If you want to include the ticket owner at the same time as the agent who added time, here's the query:
Code: Select all
select t.tn ticketnumber, t.user_id ownerid, CONCAT(u2.first_name, " ", u2.last_name) owner, a.create_by user_id, CONCAT(u.first_name, " ", u.last_name) name, t.title title, q.name queue, t.customer_user_id customer_user, t.customer_id customer, ta.time_unit time_unit, DATE_FORMAT(ta.create_time, "%m/%d/%y") create_time, a.a_subject subject, a.a_body body from ticket t left join time_accounting ta on ta.ticket_id=t.id left join queue q on t.queue_id = q.id left join article a on a.id=ta.article_id left join users u on u.id = a.create_by left join users u2 on u2.id=t.user_id where ta.time_unit is not null order by create_time
ticketnumber, ticketownerid, ticketownername, articlecreatoruser_id, articlecreatorname, titleofticket, queue, customerusername, customercompanyname (or customer_id), howMuchTimeRecorded, whatDateArticlecreated, subjectofarticlethathastime, bodyofarticle
This is rather extensive. In general, you should at this point know a bunch of things with regard to the ticket. If you want more information, in the sql box, DESCRIBE ticket and clear the LIMIT. You should be able to add *any* field from ticket in this list. Note that some fields are different from the display names. freekey1, freetext1, for example-- just add t.freekey1 or t.freetext1 in the list. You can do the same thing with article (a.a_freekey1, a.a_freetext1).
If you're wanting to get names for ticket_state_id, for instance, you'll want to put
t.ticket_state_id state_id, s.name state,
in the top somewhere after select and then something like
left join ticket_state s on s.id=t.ticket_state_id
somewhere after ticket t and before "where".
If you don't follow what I'm saying, I would completely understand your confusion here.
here's a breakdown of what is being accomplished (notes after #. Do not copy and use the following.):
#sql command. what are we going to do? Select what follows
# I'm using shorthand here. t stands for the ticket table. tn is the field in ticket for ticket number. ticketnumber is a label for the output
CONCAT(u2.first_name, " ", u2.last_name) owner,
#CONCAT is a mysql command to concatenate (or "smoosh together") stuff that follows separated by commas.
#u2 is a shortcut to a copy of the users table that is different from the one I will use later.
#This time I'm looking up the owner of the ticket.
#owner is the label for the column
CONCAT(u.first_name, " ", u.last_name) name,
#same as before, but this is because I'm looking up the user for the agent who added the article with time
#use the q result to give me the name of the queue and put it in a column named queue
#customer_user is the username of the customer who submitted the ticket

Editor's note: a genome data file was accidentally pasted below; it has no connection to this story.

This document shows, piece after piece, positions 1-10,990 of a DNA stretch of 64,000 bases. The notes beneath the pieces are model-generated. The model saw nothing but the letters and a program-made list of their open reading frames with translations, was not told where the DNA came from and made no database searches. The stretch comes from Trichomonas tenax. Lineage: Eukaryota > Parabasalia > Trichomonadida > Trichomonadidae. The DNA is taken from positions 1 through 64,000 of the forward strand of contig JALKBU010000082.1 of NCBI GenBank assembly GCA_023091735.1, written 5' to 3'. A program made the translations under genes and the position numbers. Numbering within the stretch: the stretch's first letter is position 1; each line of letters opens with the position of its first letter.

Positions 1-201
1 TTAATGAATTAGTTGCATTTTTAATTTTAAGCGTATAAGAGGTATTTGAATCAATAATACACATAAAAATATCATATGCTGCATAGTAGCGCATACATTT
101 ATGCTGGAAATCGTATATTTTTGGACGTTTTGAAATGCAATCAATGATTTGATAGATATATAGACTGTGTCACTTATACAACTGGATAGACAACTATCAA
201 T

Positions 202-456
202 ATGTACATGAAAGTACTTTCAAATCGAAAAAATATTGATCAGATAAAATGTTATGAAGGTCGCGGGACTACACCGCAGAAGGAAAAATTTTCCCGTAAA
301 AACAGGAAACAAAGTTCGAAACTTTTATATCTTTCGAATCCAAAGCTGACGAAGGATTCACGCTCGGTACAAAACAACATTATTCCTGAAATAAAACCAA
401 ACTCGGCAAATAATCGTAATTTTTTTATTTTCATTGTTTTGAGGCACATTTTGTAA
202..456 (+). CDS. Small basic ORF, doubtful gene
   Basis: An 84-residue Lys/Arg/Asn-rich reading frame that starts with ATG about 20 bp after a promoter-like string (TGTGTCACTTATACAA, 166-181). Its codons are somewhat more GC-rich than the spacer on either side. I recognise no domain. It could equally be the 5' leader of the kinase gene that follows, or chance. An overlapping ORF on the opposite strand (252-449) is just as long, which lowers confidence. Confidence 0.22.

#customer_id is the customer_id (maybe an email address, maybe a company name) of the customer attached to the ticket
#this is what was entered as time units for a given article
DATE_FORMAT(ta.create_time, "%m/%d/%y") create_time,
#this is a mysql command that formats the create_time as month/date/year. If you need to change that, you can look up formats in mysql help)
#this is the subject of the article that has had time added. Chances are it's a reply or a note, but it may be the first entry.
#this is the full body of the article. It may not be useful in a spreadsheet. Don't use it if you don't want it.
#from is "where are we getting the data from?"
#this is shorthand for "use 't' instead of typing out the whole word 'ticket'"
left join time_accounting ta on ta.ticket_id=t.id
#use "ta" instead of time_accounting, and return all the time_accounting entries where the time_accounting.ticket_id is the same as the current ticket id.
left join queue q on t.queue_id = q.id
#use "q" instead of queue, and return the record(s) in queue for the ticket's queue_id. (Useful to lookup a queue name)
left join article a on a.id=ta.article_id
#give me the article that matches the time_accounting article_id. I need to know that article's creator.
left join users u on u.id = a.create_by
#the article's create_by is who made the time entry. I'm using the users table to get the first and last name for that user.
left join users u2 on u2.id=t.user_id
#the ticket's user_id is who owns the ticket. I'm using the users table to get information, but since I've used u already, I added u2 for this purpose.
#where is mysql speak for "what conditions?"
ta.time_unit is not null
#I'm only reporting on things where I have time submitted.
#"how do I sort this?"
#I got sloppy here, but it's the create_time of the entry in time_accounting